Source:

As a result, employees are increasingly working remotely, which in turn lowers the need for mobility between hubs. It is a trend that appears to be materialising across tech companies of all sizes.

Has your company experienced any change in the number of employees working remotely?

Source:

Legend

  • Increase
  • No change
  • Decrease

Top 10 fastest-growing countries for professional developers, 2018 vs 2019

Source:

Legend

  • YoY growth (%)
  • European YoY growth (%)

Indeed data is able to provide a proxy for the volume of interest in US-based tech job seekers looking to move to Europe to take up positions working in tech. Looking at searches originating from the US, but scanning for jobs in Europe as a whole, Indeed's data shows a decline across two successive years since 2017. This, however, masks an important underlying trend. The decline is entirely accounted for by a reduced level of interest in UK-based jobs by US tech talent. In contrast, there have been two successive years of increase in the relative level of interest of US tech talent in finding jobs in the rest of Europe (i.e. anywhere else but the UK).

Share by destination country/region (%) of US-originated cross-border searches containing key 'tech' titles

Legend

  • 2017
  • 2018
  • 2019
Note:
This data shows the % of total searches for key 'tech' job postings on the local Indeed country site that are originated from non-native ip addresses, i.e. from outside the specified country. 'Tech jobs' include: software engineer, programmer, etc.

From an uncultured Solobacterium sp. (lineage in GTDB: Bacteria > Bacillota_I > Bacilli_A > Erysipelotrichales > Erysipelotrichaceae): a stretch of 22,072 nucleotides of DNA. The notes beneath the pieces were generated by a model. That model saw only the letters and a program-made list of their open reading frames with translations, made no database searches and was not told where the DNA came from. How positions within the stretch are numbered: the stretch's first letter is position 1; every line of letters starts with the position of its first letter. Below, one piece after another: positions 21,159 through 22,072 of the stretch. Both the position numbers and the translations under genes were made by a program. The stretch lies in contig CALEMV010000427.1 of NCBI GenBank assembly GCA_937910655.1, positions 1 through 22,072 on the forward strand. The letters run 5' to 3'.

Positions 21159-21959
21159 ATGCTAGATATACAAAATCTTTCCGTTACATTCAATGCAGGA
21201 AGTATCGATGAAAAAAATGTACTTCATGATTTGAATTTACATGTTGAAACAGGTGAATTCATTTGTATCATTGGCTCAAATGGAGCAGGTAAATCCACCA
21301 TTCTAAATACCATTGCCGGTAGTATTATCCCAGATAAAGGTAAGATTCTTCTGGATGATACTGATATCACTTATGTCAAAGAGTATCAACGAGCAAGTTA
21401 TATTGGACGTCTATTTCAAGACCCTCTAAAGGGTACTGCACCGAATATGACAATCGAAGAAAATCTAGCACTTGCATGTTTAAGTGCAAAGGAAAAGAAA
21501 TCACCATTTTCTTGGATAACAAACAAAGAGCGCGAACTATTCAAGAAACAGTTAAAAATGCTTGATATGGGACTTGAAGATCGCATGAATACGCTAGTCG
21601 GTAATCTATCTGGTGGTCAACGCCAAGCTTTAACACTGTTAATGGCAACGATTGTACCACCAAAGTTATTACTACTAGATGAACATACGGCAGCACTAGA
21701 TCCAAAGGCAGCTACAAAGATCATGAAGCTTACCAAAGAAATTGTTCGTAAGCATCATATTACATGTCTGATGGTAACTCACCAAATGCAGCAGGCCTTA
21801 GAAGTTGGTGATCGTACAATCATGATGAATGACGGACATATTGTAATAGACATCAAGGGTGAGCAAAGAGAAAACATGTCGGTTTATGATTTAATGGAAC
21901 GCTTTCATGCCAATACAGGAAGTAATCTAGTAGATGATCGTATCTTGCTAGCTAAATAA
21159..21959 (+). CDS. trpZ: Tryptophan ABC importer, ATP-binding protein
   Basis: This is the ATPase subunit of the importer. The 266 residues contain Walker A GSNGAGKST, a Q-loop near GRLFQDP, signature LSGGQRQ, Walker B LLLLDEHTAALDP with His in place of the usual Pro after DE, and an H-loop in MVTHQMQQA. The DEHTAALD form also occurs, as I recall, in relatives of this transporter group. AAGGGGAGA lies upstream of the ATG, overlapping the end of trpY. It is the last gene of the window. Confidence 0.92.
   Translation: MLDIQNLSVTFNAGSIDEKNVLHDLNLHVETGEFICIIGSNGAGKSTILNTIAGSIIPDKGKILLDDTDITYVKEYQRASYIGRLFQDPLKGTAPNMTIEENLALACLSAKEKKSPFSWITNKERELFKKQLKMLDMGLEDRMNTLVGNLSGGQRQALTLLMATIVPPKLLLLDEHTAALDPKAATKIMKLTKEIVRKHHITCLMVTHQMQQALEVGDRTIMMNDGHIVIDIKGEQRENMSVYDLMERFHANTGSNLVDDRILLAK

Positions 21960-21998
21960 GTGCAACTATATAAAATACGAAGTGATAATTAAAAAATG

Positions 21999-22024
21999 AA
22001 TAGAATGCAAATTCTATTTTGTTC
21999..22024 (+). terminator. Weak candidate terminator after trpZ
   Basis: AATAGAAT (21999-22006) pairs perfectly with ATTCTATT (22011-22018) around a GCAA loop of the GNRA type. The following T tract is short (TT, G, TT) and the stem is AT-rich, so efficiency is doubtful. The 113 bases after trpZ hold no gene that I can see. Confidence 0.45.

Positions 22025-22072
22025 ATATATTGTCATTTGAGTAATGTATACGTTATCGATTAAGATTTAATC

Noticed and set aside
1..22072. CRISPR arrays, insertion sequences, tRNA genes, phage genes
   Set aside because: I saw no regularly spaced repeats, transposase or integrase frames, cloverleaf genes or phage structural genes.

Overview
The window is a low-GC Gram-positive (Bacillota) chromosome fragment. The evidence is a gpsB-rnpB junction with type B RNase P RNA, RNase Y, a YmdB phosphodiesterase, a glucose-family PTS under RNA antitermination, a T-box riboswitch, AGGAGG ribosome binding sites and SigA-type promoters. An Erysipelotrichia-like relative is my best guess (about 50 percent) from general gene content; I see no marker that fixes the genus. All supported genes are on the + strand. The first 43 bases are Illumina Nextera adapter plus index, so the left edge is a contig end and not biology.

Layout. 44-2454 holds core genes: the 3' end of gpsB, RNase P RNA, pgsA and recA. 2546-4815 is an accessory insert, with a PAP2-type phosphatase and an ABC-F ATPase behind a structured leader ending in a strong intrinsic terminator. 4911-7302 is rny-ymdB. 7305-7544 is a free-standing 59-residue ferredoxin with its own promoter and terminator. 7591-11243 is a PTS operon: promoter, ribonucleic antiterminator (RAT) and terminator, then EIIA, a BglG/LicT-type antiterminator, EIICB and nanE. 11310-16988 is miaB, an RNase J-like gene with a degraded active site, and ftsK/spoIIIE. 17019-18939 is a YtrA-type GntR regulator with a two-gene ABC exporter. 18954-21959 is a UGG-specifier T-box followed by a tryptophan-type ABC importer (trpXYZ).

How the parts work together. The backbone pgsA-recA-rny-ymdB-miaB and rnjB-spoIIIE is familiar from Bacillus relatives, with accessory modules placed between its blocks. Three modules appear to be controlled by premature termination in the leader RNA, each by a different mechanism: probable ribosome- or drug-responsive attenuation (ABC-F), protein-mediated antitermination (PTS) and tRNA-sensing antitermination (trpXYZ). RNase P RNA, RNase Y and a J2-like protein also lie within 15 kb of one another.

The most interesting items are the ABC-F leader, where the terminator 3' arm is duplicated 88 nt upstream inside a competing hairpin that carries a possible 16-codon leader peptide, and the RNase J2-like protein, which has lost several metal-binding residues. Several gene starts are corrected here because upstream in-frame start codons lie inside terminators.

Fewer people overall are searching for tech jobs in the UK, but elsewhere in Europe job searches are up 20% in many countries when compared with 2017. Huge growth in Belgium is supported by a sharp increase in capital invested in the country (+71%) over the period.

Change in number (%) of tech jobs searches per million by country, 2017 H1-2019 H1

Note:
This data measures the relative number of searches per country for tech related job postings as a share of every million searches on the local Indeed site for each country. 'Tech jobs' include: software engineer, programmer, application developer, etc.

The best part is that thanks to another 2019 milestone, we're open: When you join a French startup, our new French Tech talent visa can get you and your family here in a matter of weeks with a 4-year residence permit.

French Tech is leapfrogging the usual ecosystem development curve in 2019. Four years ago, serious capital was hard to come by. Today, our startups are raising mega-round after mega-round. Our total number of unicorns doubled in six months. And that was before President Macron announced €5B making its way into the tech ecosystem or that he grew the French Tech Mission 10x, making us the biggest (and baddest) pro-startup team inside modern government. The best part is that thanks to another 2019 milestone, we're open: When you join a French startup, our new French Tech talent visa can get you and your family here in a matter of weeks with a 4-year residence permit. À bientôt!

Kat Borlongan

La French Tech

Director

Share this article